NEW YORK – A Long Island man was freed from prison on Thursday, 17 years after being convicted of murdering his parents in a case that was dogged with accusations of unfair prosecution.
Martin Tankleff was released on $1 million bond and called the day "a dream come true."
He thanked his friends, supporters and witnesses who came forward "because it was the right thing to do," and added, "I always had faith this day would come."
An appeals court overturned Tankleff's 1990 conviction on Friday, saying new evidence suggested someone else might have killed Seymour and Arlene Tankleff in their Long Island home.
Tankleff was 17 when his parents were bludgeoned and stabbed in their Belle Terre house in 1988. After a detective falsely told the teen his father had awakened from a coma and implicated him, Tankleff confessed to the crimes. But he quickly repudiated it, refusing to sign a written statement police had prepared.
After Tankleff's conviction, private detectives working on his behalf turned up witnesses who implicated a business partner of his father's and others in the killings.
The Appellate Division of state Supreme Court in Brooklyn said it was "probable" that a new jury would render a different verdict if given a chance to hear all the evidence now available, including how the police obtained Tankleff's confession.
Relatives paid the $1 million bond, allowing Tankleff to leave the courthouse a free man after Thursday's bail hearing in Riverhead, N.Y., 75 miles east of Manhattan.
Tankleff, 36, was sentenced to 50 years to life in prison after being convicted in 1990 of murder in one of the nation's first televised trials.
On Sept. 7, 1988, the day his parents were found slain in their waterfront home in Belle Terre, a well-to-do neighborhood on Long Island's north shore, Tankleff was about to start the first day of his senior year in high school.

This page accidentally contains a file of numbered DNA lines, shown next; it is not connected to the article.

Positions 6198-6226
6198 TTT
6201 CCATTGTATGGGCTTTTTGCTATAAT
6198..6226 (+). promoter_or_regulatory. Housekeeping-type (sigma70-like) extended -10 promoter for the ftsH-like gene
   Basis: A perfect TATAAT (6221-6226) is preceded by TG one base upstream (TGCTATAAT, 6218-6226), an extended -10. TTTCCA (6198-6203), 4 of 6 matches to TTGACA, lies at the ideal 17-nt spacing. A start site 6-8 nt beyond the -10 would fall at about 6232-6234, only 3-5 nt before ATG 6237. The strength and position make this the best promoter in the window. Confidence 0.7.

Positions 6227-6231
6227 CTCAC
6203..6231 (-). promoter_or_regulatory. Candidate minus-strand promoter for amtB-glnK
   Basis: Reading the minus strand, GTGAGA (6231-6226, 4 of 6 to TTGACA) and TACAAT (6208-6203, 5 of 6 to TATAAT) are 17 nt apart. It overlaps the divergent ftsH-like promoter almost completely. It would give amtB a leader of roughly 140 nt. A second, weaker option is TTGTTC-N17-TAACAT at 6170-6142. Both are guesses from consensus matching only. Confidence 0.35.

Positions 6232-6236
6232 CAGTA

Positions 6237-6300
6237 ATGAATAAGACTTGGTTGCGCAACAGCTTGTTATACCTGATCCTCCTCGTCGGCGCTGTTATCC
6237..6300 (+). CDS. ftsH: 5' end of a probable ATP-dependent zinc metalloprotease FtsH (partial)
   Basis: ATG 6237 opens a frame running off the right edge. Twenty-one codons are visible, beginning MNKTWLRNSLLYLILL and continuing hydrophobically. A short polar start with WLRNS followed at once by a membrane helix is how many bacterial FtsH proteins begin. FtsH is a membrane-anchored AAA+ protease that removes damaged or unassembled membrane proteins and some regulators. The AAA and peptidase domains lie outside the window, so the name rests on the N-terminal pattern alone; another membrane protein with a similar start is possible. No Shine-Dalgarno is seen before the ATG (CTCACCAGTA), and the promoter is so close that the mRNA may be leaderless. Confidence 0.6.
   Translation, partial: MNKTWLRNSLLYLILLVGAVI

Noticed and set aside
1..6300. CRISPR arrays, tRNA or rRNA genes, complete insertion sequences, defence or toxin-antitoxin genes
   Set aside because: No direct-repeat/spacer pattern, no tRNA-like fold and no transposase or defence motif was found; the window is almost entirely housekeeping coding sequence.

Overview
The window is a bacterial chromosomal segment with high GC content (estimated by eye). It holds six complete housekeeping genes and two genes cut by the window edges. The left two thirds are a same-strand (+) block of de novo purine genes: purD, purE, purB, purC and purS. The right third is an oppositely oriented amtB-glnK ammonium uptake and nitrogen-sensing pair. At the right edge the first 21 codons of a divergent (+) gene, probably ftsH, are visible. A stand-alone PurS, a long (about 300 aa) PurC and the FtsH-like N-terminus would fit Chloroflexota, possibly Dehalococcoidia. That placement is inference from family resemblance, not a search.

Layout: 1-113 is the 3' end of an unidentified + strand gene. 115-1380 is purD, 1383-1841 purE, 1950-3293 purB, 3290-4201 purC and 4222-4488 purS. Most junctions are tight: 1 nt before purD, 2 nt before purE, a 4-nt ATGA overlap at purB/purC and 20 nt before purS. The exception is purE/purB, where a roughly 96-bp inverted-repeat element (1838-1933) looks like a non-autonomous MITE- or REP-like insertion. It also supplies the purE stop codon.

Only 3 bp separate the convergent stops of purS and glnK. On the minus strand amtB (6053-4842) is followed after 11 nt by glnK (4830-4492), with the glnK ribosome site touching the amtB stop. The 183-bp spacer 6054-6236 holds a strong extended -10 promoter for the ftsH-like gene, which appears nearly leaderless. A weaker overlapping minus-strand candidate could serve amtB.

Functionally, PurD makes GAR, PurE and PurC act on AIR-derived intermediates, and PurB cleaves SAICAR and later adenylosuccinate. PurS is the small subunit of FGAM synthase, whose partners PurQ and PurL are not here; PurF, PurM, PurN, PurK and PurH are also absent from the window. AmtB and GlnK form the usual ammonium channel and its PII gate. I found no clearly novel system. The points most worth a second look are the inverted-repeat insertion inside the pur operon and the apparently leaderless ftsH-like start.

He first told police that when he awoke for school he discovered his father, Seymour, gravely wounded in the study of the family home, and saw the body of his mother, Arlene, on her bedroom floor. He suggested that a partner in his father's bagel business could be the killer, noting the partner owed Seymour Tankleff hundreds of thousands of dollars, and that he had been the last one at the home for a poker game the night before.
The business partner, Jerald Steuerman, was never charged and has denied any involvement in the crimes.
After questioning Tankleff at the home and at police headquarters, detectives falsely told him that his father had awoken from a coma and named him as the killer. At that point, Tankleff wondered aloud if he might have "blacked out" and committed the crimes.
Police then read him his rights to an attorney under the Miranda ruling, but Tankleff waived his rights and confessed to attacking his parents. Seymour Tankleff died a few weeks later. The motive for the killings, he told police at the time, was that he was angry over a variety of slights, including being made to drive a "crummy old Lincoln."
Relatives and supporters have tried over the years to win Tankleff the right to a new trial.
Suffolk County District Attorney Thomas Spota did not immediately say whether he would seek to prosecute Tankleff again.